Well, if you were the government you would just get another loan and print more money!

But, let's pretend you can get a loan and you can't print any more money. Evil Big Oil has really put a crunch on you.

I guess you can have a yard sale and that might even stimulate the neighborhood economy! Yeah, that's the ticket, except everyone else is trying to sell their stuff, too. Now there is a glut of items that no one else can afford to buy.

Times are hard and it's all Evil Big Oil's fault because everyone, not just you, has less money to spend, but the bills are all the same.

I know that is simplistic, but simply how can you expect any economy to run more robustly by sucking more money out of it?

I don't think we need an accountant here, but feel free to call one up if you have doubts.

The more money you take out of the private sector, the less of it there is to circulate where it is needed and the less jobs there will be.

Yeah, the government will redistribute it. But just like lightning, it is not going to be distributed evenly or even wisely. Do you want the government telling you how to spend your income?

Right now the ratio between private sector jobs that are Goods Producing jobs are equal to the number of jobs that are employed through government. I don't know what the total private sector jobs versus total public sector (government jobs) are, but those in the private sector generate the GDP. The government jobs do not. The GDP is the blood pressure of our economy. The more GDP, the better the economy is.

Now, the government jobs are paid for by the private sector. Government does not produce revenue (yes, they can print it, but they can't create anything towards the GDP). They don't build widgets and they are not a business, so they do not generate revenue, just steal it from everyone else. That's their job.

What this means is that the growing government is doing just what Evil Big Oil was doing in my little fairy tale. It is sucking the blood out of the private sector, which only generates so much GDP, paying itself salaries that are higher than the private sector pays for equivilent jobs, and enjoying much greater job security. Look it up, Ed. This is now the tipping point where people will be drawn into the government workplace and away from the goods producing jobs. As this happens the goods producing jobs and all the rest of the citizens will be required to foot the bill for the growing government and the economy will shrink because the available revenue in the private sector will shrink.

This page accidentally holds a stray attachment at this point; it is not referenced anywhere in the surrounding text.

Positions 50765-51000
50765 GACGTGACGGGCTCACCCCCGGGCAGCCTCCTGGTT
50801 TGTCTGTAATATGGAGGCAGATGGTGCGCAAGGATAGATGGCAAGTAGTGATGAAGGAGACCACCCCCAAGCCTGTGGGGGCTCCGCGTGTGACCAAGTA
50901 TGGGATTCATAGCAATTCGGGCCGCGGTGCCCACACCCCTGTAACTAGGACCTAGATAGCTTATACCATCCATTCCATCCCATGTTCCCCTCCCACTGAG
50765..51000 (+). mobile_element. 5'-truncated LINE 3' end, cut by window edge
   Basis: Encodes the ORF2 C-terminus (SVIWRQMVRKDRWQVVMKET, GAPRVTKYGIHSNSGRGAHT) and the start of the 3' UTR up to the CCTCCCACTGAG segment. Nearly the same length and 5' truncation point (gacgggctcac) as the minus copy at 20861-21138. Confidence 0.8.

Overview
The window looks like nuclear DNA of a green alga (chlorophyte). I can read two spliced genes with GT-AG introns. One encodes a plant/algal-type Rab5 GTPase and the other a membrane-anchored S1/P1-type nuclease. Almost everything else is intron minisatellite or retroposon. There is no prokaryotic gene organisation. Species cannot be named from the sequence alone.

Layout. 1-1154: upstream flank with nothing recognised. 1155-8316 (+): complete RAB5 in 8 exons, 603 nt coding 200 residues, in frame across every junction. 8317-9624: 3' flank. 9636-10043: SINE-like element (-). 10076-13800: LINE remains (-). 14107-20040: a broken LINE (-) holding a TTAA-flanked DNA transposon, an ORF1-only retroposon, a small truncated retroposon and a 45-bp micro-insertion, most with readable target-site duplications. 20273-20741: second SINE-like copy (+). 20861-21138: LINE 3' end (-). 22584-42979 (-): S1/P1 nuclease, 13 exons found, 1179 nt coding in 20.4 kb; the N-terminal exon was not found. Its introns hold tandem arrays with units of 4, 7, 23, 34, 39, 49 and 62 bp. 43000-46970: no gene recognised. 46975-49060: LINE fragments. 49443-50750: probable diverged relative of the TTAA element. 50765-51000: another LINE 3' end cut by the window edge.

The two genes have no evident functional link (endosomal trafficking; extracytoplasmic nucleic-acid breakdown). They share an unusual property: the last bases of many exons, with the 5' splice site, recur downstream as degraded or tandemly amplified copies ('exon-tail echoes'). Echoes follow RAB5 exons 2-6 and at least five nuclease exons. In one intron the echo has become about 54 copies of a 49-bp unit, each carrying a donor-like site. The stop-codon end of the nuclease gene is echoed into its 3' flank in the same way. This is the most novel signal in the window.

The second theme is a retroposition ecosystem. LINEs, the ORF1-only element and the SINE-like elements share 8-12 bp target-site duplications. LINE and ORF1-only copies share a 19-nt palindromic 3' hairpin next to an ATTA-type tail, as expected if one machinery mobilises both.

It can't happen any other way, but just check with your accountant if you don't believe me.

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#410
In reply to #408

Re: Sun Causes Climate Change Shock

09/13/2011 12:22 AM

AH -- Please go review the definition of GDP.

http://en.wikipedia.org/wiki/Gross_domestic_product

As to the analogy to a family financial situation it is a poor match to the US government macroeconomics. The US government can indeed print money. But each dollar printed is simply an interest free loan from the American people against their future ability to create wealth. I submit that comparisons of a family finances with a government finances may produce fodder for talk shows and political candidates addressing the voters. But it is too filled with questionable assumptions to be worth much to me.

It is interesting to note that our one year GDP is about the same as our national debt. It is certainly a situation to be managed better. It is hardly a crisis. Compare this with the average home purchase loan qualifying amount which in even conservative times is 2-1/2 times the income of the home owners. And that in the face of an important possibility of borrower default.

But then we are comparing the foreclosure resale value of a piece of real estate with the full and faithful credit of the United States of America. There are a lot of poor fits in this comparison.

I feel it is important, nay critical, to view taxes paid to the government through the lens of economics rather than the lens of political ideology. The government is a producer of wealth. (see the GDP definition) Some of its operations produce an immediately identifiable product (e.g. Air traffic control, Post Office operations, public works contracts, Army Corps of Engineer operations). Some are more efficient than others; but efficiency cannot be measured on the basis of benefit or lack thereof to any one individual of group. Some pay off only via very long term effects of the expenditure (defense and homeland security expenses.) These types of benefits are hard to quantify; so rely upon the wisdom of the leaders we choose to spend our treasure wisely in these areas.